More non-Muslim Britons are resorting to Shari`ah courts to find speedy justice instead of the long wrangling of regular courts, the Times reported. It cited the case of a non-Muslim who took his Muslim business partner to the Muslim Arbitration Tribunal (MAT) last month to sort out a dispute over the profits of their car fleet company. "He claimed that there had been an oral agreement between the pair," Freed Chedie, a spokesman for Faiz-ul-Aqtab Siqqiqi, a barrister who set up MAT in 2007, told the Times. Shari`ah courts, in addition to tackling Muslim personal affairs disputes also resolve commercial matters. They operate in London, Birmingham, Bradford, Manchester and Warwickshire.
US Bingo Mogul funds Jewish Settlements
American millionaire and bingo and gambling magnate, Irving Moskowitz has dedicated tens of millions of dollars for the building of Jewish settlements in occupied Palestinian territories, including Al-Quds (occupied East Jerusalem).

"Moskowitz is taking millions from the poorest town in California and sending it to the settlements," Rabbi Haim Dov Beliak, one of the Jewish religious leaders in California, has told The Guardian.
Rabbi Beliak calculates that Moskowitz has given Jewish settlers well over £100 million, beginning with the construction 20 years ago of 133 houses on land confiscated from Palestinians.


Adulterous Saudi princess gets asylum in UK
London:
A Saudi princess who got pregnant during an affair with a British man has been granted asylum in the UK after she claimed she could face death penalty if she returned home. A British court granted refugee status to the young woman, who is married to a member of the Saudi royal family, after she told the judge her adultery made her liable to death by stoning under the Shariah law in Saudi Arabia.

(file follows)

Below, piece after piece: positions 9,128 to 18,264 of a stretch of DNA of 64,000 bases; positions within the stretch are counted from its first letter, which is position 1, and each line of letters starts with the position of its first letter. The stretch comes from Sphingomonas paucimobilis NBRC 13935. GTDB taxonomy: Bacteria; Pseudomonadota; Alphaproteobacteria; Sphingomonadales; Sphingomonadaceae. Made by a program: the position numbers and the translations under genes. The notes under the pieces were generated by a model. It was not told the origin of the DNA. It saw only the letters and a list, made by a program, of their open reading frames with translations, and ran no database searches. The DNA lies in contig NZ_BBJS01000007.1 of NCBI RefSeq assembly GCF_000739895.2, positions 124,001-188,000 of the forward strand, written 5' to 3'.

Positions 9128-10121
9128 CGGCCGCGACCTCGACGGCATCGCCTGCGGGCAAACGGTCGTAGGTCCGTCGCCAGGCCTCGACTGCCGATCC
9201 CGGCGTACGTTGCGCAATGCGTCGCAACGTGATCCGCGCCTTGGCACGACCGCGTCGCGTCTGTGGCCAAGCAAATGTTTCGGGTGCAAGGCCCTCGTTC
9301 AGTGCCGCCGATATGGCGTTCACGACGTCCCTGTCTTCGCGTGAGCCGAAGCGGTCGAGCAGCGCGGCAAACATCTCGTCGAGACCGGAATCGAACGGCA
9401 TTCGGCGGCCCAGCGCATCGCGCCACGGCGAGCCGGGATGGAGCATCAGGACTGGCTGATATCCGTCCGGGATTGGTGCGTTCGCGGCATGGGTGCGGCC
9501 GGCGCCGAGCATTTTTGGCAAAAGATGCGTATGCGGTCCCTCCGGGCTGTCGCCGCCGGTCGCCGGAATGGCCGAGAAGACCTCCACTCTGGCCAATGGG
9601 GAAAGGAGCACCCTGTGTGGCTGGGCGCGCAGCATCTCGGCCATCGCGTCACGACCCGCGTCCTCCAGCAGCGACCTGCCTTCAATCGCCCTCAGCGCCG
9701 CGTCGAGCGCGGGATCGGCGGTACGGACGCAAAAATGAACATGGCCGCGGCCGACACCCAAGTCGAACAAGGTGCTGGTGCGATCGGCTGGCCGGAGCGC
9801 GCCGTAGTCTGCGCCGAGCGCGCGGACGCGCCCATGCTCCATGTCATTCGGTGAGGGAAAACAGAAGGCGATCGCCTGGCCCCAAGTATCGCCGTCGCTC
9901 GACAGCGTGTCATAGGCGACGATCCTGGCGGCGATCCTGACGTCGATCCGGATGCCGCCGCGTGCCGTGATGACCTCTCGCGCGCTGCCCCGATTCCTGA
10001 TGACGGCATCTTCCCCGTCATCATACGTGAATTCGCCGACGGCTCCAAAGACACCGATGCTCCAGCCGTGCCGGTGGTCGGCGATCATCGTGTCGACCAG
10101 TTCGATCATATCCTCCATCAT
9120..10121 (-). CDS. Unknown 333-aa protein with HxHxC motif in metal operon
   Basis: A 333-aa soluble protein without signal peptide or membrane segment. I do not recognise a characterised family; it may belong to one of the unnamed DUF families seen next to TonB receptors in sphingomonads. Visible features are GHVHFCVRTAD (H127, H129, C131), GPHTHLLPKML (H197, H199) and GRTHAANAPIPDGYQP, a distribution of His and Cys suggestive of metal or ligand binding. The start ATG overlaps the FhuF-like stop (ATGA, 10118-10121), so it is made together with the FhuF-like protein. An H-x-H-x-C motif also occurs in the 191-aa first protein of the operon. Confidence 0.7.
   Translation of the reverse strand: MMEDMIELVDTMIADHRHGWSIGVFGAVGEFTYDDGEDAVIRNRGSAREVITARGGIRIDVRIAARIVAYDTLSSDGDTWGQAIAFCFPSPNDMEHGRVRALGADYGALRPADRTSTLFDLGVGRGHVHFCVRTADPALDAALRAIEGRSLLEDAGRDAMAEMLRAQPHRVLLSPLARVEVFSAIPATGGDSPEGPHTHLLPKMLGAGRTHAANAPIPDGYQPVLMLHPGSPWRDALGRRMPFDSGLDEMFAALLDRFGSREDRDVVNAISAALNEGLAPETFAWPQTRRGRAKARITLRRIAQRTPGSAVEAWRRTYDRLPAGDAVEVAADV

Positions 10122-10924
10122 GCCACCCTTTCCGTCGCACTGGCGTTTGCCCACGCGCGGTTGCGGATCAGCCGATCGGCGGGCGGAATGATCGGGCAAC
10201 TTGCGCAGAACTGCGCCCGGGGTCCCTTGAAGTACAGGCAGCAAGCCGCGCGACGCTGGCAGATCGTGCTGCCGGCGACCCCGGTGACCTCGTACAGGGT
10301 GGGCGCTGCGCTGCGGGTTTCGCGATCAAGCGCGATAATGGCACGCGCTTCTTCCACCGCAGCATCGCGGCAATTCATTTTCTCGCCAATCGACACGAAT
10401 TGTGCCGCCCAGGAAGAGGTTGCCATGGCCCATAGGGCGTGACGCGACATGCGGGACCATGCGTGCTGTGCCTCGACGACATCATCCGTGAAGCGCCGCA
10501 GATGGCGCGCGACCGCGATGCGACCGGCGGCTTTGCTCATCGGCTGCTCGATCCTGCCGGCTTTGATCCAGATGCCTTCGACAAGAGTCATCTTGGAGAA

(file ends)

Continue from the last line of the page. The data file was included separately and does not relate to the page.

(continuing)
Muslim woman leads World Science Journalists
London:
Dr. Nadia El-Awady was acclaimed president, following tradition that a science journalist representing the host country of the next World Federation of Science Journalists (WFSJ) should lead the federation as it elected a new board during its General Assembly held during the World Conference of Science Journalists in London, recently.

Dr. Awady, past president and founding member of the Arab Science Journalists Association has been serving as board treasurer of the World Federation of Science Journalists (WFSJ) since 2007 and was the first Muslim elected as a member of the WFSJ board.

The World Federation of Science Journalists (WFSJ) announced that the Arab Science Journalists' Association won the bid jointly with the American National Association of Science Writers to host the next conference in Cairo, Egypt, in 2011.
Egypt's mosques fight sexual Harassment
Cairo:
Egypt has finally decided to fight the rising phenomenon of sexual harassment on its streets, choosing mosques as the launching pad of its war against stalkers. "Harassment has reached very dangerous levels," said Sheikh Saad al-Takky, a senior Ministry of Religious Endowments. "The Ministry, which is responsible for mosques and places of prayer, has distributed a booklet about sexual harassment in what appears to be a new bid to curb sexual harassment which continues to claim new victims on the crowded streets of Egypt.

The 35-page booklet contains important definitions about harassment and an analysis of the reasons why this phenomenon has risen in the largely conservative Egyptian society. Mosque imams would start to read out the contents of the new booklet before and after prayers with the aim of warning worshippers against the dangers of harassment. Some of the imams said they would specify whole sermons for harassment and its consequences, especially before the Friday prayer. "Mosques are the most appropriate places for fighting this phenomenon," believes Sheikh Ahmed Hashim, the imam of a small mosque in the crowded residential district of Shubra, west of Cairo. (islamonline.net)